Swine Day, 2011; Kansas Agricultural Experiment Station contribution; no. 12-064-S; Report of progress (Kansas State University. Agricultural Experiment Station and Cooperative Extension Service); 1056; Swine; DDGS; Feed processing; Particle size; Finishing pig
A total of 1,235 barrows and gilts (PIC, 337 Ã— 1050, initially 77.35 lb) were used in a 103-d study to determine the effects of regrinding dried distillers grains with solubles (DDGS) on finishing pig growth performance. Pigs were blocked by weight and randomly assigned to 1 of 2 treatments with 23 replications per treatment. Treatments included: (1) a corn-soybean meal diet with â€œnormalâ€ DDGS (DDGS average particle size of 780 Î¼), and (2) the same corn-soybean meal diet with reground DDGS (DDGS average particle size of 691 Î¼). Diets were fed in 4 phases (77 to 117, 117 to 163, 163 to 196, and 196 to 270 lb for Phases 1, 2, 3, and 4, respectively). Phase 1 and 2 diets contained 40% DDGS, and Phase 3 and 4 diets contained 20% DDGS. To achieve uniform lots of DDGS among treatments, semi-loads were split in half and left either as-received or reground. The DDGS was reground using a RMS 9X36 dual roller mill with corrugations set at 6-6 on top and 13-13 on the bottom. Within each of the individual phases, there were no differences (P > 0.18) in ADG, ADFI, or F/G. Similarly for the overall experiment, no differences (P < 0.24) in growth performance were found. These data indicate that regrinding DDGS (95 Î¼ reduction in particle size) was not a large enough difference to affect growth performance; however, more research is needed to evaluate a greater reduction in particle size than achieved in the present study.; Swine Day, Manhattan, KS, November 17, 2011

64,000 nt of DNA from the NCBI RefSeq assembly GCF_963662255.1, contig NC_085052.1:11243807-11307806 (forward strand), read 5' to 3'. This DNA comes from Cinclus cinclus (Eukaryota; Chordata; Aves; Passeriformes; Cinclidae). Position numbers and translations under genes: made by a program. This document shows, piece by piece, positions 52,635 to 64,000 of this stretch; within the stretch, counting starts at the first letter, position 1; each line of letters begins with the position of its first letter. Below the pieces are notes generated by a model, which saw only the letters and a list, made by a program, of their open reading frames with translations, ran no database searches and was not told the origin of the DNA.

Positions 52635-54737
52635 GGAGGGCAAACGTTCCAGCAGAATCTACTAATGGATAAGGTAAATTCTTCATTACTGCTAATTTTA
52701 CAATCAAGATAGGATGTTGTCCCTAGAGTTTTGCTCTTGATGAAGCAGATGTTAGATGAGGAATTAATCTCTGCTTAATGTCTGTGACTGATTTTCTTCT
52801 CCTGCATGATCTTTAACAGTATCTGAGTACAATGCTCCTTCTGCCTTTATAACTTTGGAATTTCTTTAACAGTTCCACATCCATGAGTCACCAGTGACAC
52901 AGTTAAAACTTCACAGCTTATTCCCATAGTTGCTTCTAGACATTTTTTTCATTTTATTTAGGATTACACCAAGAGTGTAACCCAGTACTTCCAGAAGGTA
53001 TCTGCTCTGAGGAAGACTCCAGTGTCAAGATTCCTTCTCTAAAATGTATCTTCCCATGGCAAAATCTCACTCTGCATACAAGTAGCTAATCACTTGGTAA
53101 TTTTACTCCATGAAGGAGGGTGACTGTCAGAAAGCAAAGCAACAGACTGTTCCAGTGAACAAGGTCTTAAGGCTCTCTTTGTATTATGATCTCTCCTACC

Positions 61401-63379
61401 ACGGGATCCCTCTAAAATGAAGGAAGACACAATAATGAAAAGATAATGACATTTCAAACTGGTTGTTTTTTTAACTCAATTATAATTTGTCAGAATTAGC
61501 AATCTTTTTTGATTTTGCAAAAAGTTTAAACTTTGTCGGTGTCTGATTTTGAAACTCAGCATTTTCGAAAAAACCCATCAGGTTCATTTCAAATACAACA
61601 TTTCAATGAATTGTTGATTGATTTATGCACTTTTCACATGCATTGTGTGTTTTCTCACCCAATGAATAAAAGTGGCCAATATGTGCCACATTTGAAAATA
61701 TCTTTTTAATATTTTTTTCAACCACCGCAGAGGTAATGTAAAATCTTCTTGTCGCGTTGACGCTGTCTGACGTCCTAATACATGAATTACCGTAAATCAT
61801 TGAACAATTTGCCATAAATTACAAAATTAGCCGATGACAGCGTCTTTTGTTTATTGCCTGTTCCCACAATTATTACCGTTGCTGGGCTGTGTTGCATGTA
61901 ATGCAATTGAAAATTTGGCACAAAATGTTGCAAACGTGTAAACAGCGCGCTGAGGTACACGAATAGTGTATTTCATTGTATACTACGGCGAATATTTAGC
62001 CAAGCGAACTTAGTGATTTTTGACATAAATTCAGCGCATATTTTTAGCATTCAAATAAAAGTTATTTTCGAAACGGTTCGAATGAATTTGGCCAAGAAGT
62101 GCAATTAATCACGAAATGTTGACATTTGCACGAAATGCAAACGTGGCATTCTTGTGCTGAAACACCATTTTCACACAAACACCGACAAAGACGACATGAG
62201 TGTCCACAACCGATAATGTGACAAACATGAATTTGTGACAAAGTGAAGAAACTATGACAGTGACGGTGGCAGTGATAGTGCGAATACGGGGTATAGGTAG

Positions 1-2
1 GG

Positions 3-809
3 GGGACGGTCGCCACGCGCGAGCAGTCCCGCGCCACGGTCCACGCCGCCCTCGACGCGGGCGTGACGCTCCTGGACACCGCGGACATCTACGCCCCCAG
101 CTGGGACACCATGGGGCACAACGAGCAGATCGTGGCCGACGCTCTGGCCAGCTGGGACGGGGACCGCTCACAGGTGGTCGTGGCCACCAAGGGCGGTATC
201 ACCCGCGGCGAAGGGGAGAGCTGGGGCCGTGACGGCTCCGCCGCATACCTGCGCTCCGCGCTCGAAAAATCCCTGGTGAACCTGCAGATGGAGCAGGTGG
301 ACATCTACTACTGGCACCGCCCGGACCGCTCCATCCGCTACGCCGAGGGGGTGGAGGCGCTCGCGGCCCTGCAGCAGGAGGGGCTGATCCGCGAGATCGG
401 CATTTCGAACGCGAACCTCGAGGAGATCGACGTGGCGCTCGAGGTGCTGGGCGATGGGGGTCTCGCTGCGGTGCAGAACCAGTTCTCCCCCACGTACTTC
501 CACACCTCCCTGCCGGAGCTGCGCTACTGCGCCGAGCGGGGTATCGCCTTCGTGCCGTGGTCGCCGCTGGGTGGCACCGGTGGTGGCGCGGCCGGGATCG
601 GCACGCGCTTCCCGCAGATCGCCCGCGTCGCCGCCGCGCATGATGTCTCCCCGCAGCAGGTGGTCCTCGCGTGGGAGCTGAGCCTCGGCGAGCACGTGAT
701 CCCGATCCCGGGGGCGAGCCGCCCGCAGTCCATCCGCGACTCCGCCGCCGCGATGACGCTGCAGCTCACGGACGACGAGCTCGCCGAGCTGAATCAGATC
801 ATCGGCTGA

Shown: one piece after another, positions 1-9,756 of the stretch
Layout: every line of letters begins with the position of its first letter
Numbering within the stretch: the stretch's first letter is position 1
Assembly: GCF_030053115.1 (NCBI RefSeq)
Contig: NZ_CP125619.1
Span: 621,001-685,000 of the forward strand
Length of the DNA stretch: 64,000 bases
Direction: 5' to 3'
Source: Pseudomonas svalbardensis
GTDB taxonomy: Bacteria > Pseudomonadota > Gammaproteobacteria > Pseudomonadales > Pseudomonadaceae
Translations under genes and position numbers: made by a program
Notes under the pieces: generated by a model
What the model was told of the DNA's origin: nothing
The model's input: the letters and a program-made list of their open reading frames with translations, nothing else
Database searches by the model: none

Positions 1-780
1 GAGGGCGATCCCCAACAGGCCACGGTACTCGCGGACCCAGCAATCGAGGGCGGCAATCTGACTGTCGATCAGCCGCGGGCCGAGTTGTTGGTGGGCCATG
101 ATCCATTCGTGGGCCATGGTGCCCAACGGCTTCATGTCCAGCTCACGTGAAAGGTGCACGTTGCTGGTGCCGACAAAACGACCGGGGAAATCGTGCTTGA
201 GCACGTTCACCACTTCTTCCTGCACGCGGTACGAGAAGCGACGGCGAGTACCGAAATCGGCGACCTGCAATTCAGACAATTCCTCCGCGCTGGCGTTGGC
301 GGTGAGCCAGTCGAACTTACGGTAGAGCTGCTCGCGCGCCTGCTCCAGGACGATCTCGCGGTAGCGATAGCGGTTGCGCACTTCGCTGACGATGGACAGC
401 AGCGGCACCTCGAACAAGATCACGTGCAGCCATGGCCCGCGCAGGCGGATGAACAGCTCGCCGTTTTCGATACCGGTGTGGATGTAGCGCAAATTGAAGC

Creative Commons License
This work is licensed under a Creative Commons Attribution 4.0 License.
De Jong, J A.; Tokach, Michael D.; DeRouchey, Joel M.; Nelssen, Jim L.; Goodband, Robert D.; and Dritz, Steven S.
"Effect of regrinding dried distillers grains with solubles on finishing pig growth performance,"
Kansas Agricultural Experiment Station Research Reports: